Best Regards,

Klemmer and Associates
Posted by: rrmoderator ()
Date: November 26, 2006 12:25AM

Mass marthon training has a bad reputation and many people have been hurt by it.

See [www.culteducation.com]

[b:1b52e49a1b]13 liabilities of encounter groups, some of which are similar to characteristics of most current mass marathon psychotherapy training sessions:[/b:1b52e49a1b]

They lack adequate participant-selection criteria.

They lack reliable norms, supervision, and adequate training for leaders.

They lack clearly defined responsibility.

They sometimes foster pseudoauthenticity and pseudoreality.

They sometimes foster inappropriate patterns of relationships.

They sometimes ignore the necessity and utility of ego defenses.

They sometimes teach the covert value of total exposure instead of valuing personal differences.

They sometimes foster impulsive personality styles and behavioral strategies.

They sometimes devalue critical thinking in favor of "experiencing" without self-analysis or reflection.

They sometimes ignore stated goals, misrepresent their actual techniques, and obfuscate their real agenda.

They sometimes focus too much on structural self-awareness techniques and misplace the goal of democratic education; as a result participants may learn more about themselves and less about group process.

They pay inadequate attention to decisions regarding time limitations. This may lead to increased pressure on some participants to unconsciously "fabricate" a cure.

They fail to adequately consider the "psychonoxious" or deleterious effects of group participation (or] adverse countertransference reactions. (1969, p. 13)

As a result, participants and leaders may unconsciously distort their feelings and responses when reporting to researchers about the group or recruiting for future groups. This might result in a deceptive "oversell" that could undermine informed consent and lead to unrealistic regressive expectations in new recruits, the specific type of problems that have been found to lead to psychological casualties (see Yalom & Lieberman, 1972, below). Since these liabilities are so similar to the techniques used in some mass marathon training's, they may also cause psychological damage in that setting as well.

[b:1b52e49a1b]The groups were determined to be dangerous when:[/b:1b52e49a1b]

Leaders had rigid, unbending beliefs about what participants should experience and believe, how they should behave in the group. and when they should change.

Leaders had no sense of differential diagnosis and assessment skills, valued cathartic emotional breakthroughs as the ultimate therapeutic experience, and sadistically pressed to create or force a breakthrough in every participant.

Leaders had an evangelical system of belief that was the one single pathway to salvation.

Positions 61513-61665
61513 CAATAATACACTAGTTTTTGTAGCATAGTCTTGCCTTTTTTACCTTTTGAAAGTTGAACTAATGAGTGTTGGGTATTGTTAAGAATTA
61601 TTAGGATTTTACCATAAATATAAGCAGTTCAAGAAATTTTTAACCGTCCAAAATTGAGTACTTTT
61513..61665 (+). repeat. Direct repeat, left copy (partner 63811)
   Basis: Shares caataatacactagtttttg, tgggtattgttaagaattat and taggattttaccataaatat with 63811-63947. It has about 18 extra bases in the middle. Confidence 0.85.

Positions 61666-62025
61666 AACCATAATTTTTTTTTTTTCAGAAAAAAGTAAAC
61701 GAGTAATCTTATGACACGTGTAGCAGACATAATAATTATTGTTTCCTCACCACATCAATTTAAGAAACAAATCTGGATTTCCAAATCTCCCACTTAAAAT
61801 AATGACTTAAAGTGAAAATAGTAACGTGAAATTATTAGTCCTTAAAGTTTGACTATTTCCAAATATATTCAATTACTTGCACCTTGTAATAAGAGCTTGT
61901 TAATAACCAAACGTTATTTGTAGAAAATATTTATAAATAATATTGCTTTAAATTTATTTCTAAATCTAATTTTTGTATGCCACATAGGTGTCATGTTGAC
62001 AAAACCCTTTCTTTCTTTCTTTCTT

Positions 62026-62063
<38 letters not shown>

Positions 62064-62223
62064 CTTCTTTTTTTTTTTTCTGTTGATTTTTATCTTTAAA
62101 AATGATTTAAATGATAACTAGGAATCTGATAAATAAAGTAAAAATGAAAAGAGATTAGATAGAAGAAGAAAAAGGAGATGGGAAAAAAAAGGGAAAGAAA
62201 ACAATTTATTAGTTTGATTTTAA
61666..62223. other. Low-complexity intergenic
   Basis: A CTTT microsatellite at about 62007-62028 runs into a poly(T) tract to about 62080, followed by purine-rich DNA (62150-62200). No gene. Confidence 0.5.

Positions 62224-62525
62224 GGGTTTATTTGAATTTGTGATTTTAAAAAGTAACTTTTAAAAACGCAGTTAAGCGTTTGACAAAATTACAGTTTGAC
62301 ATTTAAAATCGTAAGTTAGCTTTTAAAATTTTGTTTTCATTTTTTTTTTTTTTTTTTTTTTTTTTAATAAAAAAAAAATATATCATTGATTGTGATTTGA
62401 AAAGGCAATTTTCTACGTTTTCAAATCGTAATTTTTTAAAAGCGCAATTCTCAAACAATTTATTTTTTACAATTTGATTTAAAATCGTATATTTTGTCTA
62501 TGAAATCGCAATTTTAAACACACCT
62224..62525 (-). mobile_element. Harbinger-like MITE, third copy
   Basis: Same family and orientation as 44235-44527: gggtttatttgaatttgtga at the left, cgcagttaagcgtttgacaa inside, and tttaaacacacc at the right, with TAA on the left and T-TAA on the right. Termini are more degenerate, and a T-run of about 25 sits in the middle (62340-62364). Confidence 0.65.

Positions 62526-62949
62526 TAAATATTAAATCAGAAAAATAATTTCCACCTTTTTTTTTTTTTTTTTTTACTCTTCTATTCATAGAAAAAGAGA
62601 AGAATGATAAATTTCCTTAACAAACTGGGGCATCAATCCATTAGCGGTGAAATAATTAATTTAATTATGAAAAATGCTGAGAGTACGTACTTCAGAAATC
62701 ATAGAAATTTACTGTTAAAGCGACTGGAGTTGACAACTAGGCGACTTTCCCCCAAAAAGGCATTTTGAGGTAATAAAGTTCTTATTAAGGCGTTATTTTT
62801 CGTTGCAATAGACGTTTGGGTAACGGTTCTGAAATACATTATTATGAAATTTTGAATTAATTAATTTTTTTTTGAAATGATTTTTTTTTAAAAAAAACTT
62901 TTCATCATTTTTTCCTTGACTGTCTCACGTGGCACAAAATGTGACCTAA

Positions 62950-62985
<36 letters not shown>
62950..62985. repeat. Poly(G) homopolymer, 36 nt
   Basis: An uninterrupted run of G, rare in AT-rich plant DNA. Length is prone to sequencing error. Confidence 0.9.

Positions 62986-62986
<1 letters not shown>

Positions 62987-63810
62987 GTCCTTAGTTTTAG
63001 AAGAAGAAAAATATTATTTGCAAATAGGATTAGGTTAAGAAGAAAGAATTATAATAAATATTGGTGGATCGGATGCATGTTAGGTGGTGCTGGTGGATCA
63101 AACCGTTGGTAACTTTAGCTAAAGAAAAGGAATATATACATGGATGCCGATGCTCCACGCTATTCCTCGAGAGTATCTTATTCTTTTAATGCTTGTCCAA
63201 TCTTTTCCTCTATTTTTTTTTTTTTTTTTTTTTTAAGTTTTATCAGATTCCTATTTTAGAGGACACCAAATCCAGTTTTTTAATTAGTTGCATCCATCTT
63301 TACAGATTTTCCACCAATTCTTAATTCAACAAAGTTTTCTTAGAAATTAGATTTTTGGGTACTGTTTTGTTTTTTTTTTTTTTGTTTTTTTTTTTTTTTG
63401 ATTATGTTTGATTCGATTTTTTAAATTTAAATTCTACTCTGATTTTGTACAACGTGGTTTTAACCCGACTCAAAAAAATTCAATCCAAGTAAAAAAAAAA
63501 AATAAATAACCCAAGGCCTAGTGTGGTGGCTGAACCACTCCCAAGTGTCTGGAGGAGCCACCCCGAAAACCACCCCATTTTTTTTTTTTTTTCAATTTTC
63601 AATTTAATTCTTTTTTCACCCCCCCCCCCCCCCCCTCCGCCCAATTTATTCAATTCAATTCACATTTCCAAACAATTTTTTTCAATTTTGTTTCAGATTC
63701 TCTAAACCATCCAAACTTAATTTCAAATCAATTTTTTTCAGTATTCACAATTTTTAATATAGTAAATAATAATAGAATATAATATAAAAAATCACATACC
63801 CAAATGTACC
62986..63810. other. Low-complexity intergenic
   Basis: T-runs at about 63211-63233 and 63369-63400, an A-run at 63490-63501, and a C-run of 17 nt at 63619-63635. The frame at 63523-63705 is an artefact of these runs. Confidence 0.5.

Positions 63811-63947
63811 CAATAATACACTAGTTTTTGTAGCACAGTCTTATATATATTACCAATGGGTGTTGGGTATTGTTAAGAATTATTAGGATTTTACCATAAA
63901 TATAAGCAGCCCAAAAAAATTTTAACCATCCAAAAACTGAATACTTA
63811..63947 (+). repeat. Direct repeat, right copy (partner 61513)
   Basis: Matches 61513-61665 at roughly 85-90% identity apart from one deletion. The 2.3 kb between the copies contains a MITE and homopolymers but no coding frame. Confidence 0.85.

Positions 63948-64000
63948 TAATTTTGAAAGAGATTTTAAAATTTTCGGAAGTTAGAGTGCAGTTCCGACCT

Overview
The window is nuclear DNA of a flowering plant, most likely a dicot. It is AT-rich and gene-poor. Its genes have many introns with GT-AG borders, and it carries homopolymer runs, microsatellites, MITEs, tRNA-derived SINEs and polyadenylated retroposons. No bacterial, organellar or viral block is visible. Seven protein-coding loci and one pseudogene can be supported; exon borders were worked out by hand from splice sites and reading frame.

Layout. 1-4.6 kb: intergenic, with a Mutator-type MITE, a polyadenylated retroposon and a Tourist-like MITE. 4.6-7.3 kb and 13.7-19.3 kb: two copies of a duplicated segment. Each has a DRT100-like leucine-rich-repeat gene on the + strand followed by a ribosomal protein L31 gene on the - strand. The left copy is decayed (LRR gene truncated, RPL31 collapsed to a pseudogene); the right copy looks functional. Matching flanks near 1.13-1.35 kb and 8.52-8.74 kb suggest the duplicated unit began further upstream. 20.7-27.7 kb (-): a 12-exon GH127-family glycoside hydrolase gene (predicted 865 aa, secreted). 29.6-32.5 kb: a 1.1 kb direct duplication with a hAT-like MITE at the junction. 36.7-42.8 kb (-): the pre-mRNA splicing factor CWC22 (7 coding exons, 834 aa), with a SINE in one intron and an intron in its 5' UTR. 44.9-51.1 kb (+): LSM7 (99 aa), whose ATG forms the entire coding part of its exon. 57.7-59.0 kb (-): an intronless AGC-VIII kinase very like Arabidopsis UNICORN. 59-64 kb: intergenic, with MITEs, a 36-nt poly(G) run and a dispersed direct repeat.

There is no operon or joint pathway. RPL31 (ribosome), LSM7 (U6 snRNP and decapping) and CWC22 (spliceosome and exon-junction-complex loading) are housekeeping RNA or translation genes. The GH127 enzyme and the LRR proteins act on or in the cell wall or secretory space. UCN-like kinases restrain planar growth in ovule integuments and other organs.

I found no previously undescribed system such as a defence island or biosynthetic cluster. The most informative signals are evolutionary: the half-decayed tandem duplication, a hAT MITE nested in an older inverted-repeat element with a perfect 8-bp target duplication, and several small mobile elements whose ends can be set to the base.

Leaders were true believers and sealed their doctrine off from discomforting data or disquieting results and tended to discount a poor result by, "blaming the victim."

Yalom and Lieberman concluded by again emphasizing the crucial importance of informed consent. "Our best means of prevention," they maintained, remains the type of group the subject enters, and our best means for prevention is self-selection. If responsible public education can teach prospective encounter group members about what they can expect in terms of process, risks, and profits from a certain type of group, then and only then can they make an informed decision about membership. (p. 253)

It is instructive to note that many mass marathon organizations are conducting their training in the exact manner found by Yalom and Lieberman to cause the greatest number of psychiatric casualties

Klemmer and Associates
Posted by: DiverGuy ()
Date: November 26, 2006 12:43AM

Mass marthon training has a bad reputation and many people have been hurt by it.
It is instructive to note that many mass marathon organizations are conducting their training in the exact manner found by Yalom and Lieberman to cause the greatest number of psychiatric casualties

Similar 'generic' judgements can be made for almost any organization on the planet.

The thread was specifically about K&A and you responded with a generic bashing. Do you have any indication or evidence that K&A falls into your generalized grouping?

Klemmer and Associates
Posted by: DiverGuy ()
Date: November 26, 2006 01:11AM

Has anyone heard about this seminar group?
Our organization is getting sucked in and I can't find enough concrete info to disuade them.


This is an old post (2004) so I do not expect a reply. However, I notice that the person has made up his mind, for whatever reason, and is on an 'evidence gathering mission' to 'disuade' his company.

Refer to my other posts "you can always find someone who agrees with you" The real challenge is to try to find evidence that disagrees with you and then evaluate both sides.

'Sucked in' / 'disuade' ... these words indicate that the person has already made up his mind.. and he then later admits to not being able to find any information to back up his conclusion and is asking for help. Surely if the conclusion was sound, he would not need 'more' evidence than he already has.

To his defense, a company should NOT force anyone to go through these courses. It will be a waste of company money and the attendee will be closed to the process and, in all likelyhood, will be both disruptive and ruin the class for others around him.

Attendance should be completey voluntary for those who are seeking to improve their lives and understand why they are making the decisions they are making.

In fact, K&A always gives every participant the opportunity to opt-out without any strings and will not 'report back' to the company who sent them.

Does Klemmer and Associates offer an incredible opportunity full of value? You bet it does.

Is it for everyone? Absolutely not.

In fact, K&A will not knowingly accept people with documented psychological disorders where the person would be at risk to themselves or others.

Best Regards,

Klemmer and Associates
Posted by: rrmoderator ()
Date: November 26, 2006 01:21AM


This is not a "generic" post, but rather a meaningful list for people to look through for potential problems.

Mass marathon training is in this sense somewhat "generic," one group copies another and they are often largely the same with the same problems.

That is, many groups are led by someone that once attended another group and then lifted and/or adapted the so-called "seminar technology" to create their training.

For example, according to previous posts here K & A is apparently adapted from PSI.

The warning lists posted are appplicable to any LGAT or mass marthon training program and helpful in determining potential problems and/or risks in a group's training approach.

Your responses here are quite defensive and eerily similar to what people say on other threads defending Landmark Education, such as "It's not for everyone."